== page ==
A Painful Mistake

Why a pharmaceutical giant withdrew its best-selling arthritis drug, and what that means for you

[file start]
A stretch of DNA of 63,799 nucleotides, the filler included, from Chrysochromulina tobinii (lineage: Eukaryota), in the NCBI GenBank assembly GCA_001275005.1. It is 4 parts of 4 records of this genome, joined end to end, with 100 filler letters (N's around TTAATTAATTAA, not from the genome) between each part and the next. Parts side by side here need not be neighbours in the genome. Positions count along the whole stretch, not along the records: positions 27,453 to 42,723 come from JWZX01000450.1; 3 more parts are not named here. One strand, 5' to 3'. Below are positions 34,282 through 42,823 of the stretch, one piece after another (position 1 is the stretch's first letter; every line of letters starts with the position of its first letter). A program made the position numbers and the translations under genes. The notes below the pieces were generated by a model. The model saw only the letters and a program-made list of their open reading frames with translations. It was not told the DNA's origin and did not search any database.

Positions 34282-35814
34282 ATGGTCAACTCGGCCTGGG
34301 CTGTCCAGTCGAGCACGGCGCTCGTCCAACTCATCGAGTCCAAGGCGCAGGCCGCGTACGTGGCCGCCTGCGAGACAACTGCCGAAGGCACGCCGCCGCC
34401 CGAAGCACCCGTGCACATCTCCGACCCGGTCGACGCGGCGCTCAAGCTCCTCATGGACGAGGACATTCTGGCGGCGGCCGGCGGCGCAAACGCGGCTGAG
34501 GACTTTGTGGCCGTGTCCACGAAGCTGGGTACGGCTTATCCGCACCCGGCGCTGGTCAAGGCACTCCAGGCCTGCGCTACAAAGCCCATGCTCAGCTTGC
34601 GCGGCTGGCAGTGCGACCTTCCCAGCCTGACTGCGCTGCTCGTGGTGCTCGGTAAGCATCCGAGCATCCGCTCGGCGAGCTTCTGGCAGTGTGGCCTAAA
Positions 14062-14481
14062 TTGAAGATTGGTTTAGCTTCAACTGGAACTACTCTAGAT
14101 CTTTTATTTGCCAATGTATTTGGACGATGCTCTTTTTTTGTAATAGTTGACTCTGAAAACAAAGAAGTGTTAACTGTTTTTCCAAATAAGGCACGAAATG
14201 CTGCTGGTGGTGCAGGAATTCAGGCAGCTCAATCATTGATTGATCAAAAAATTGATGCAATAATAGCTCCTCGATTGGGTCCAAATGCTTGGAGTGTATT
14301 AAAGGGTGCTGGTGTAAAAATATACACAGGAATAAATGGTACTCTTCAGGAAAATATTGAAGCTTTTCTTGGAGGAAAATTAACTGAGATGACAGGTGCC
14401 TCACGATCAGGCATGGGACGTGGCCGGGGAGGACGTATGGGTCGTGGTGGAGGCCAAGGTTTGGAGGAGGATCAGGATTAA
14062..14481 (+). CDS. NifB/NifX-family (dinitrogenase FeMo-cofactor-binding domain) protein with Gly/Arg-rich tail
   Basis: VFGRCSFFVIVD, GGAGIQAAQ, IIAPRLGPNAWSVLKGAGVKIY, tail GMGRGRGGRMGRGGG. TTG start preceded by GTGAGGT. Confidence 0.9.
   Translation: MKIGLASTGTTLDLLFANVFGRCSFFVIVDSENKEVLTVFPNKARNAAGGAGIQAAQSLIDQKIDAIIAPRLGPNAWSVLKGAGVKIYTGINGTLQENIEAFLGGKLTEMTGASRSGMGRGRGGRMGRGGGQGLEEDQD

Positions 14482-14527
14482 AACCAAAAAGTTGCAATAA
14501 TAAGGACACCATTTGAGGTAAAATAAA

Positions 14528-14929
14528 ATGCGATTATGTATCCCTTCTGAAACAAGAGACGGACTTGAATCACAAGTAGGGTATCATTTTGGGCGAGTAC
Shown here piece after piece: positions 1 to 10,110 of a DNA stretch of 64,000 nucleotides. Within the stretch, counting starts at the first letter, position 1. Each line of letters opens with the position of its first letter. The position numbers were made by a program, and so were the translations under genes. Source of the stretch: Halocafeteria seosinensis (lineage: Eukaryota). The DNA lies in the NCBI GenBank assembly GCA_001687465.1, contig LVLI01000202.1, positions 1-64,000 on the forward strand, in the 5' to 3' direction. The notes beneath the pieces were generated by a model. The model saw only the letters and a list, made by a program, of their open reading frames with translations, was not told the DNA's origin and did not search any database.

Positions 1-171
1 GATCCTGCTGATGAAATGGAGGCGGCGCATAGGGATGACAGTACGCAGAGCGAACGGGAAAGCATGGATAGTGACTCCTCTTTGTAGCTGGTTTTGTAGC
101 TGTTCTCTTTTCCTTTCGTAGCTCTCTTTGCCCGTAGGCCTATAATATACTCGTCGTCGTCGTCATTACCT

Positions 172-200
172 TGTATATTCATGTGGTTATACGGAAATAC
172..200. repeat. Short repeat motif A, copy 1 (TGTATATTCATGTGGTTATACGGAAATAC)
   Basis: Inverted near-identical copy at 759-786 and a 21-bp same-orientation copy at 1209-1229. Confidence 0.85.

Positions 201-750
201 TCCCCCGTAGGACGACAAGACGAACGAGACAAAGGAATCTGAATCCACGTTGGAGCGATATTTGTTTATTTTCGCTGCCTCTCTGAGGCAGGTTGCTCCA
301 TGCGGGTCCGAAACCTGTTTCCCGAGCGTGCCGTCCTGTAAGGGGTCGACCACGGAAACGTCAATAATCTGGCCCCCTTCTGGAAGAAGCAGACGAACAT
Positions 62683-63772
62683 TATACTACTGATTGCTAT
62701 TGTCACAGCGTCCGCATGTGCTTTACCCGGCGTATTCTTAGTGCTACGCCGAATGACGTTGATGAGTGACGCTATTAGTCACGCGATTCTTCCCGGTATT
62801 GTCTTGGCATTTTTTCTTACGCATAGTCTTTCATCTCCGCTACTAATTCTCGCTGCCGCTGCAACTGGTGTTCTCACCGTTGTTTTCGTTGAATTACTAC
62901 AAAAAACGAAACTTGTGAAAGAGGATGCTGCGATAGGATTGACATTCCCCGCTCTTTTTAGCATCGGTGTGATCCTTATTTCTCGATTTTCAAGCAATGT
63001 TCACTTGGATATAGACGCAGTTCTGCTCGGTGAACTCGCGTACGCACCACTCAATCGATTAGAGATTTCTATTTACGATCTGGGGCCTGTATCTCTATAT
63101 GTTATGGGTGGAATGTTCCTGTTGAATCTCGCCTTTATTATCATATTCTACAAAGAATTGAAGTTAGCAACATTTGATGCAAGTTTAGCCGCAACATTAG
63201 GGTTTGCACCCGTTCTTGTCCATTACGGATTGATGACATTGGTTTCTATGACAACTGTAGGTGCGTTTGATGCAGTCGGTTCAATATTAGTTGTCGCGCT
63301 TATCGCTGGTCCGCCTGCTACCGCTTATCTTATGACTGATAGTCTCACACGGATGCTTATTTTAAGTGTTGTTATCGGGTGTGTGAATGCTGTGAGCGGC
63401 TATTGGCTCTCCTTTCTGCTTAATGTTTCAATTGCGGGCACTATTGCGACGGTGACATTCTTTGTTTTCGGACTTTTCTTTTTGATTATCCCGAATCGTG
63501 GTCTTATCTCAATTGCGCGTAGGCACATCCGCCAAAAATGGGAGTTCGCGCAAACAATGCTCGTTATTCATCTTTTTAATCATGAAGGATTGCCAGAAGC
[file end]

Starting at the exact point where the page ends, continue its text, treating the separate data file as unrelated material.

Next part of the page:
IN A WORLD IN WHICH THE FORTUNE OF a pharmaceutical company can rise and fall on the strength of a handful of blockbuster drugs, Vioxx was a giant. Unveiled with great fanfare by Merck in 1999, it was part of a group of prescription medicines called COX-2 inhibitors that were supposed to be safer for treating arthritis pain than over-the-counter remedies like aspirin, ibuprofen and naproxen. Thanks to an aggressive, multimillion-dollar marketing campaign, more than 20 million Americans took Vioxx at least once. The drug racked up $2.5 billion in worldwide sales last year and accounted for 11% of Merck's revenue.

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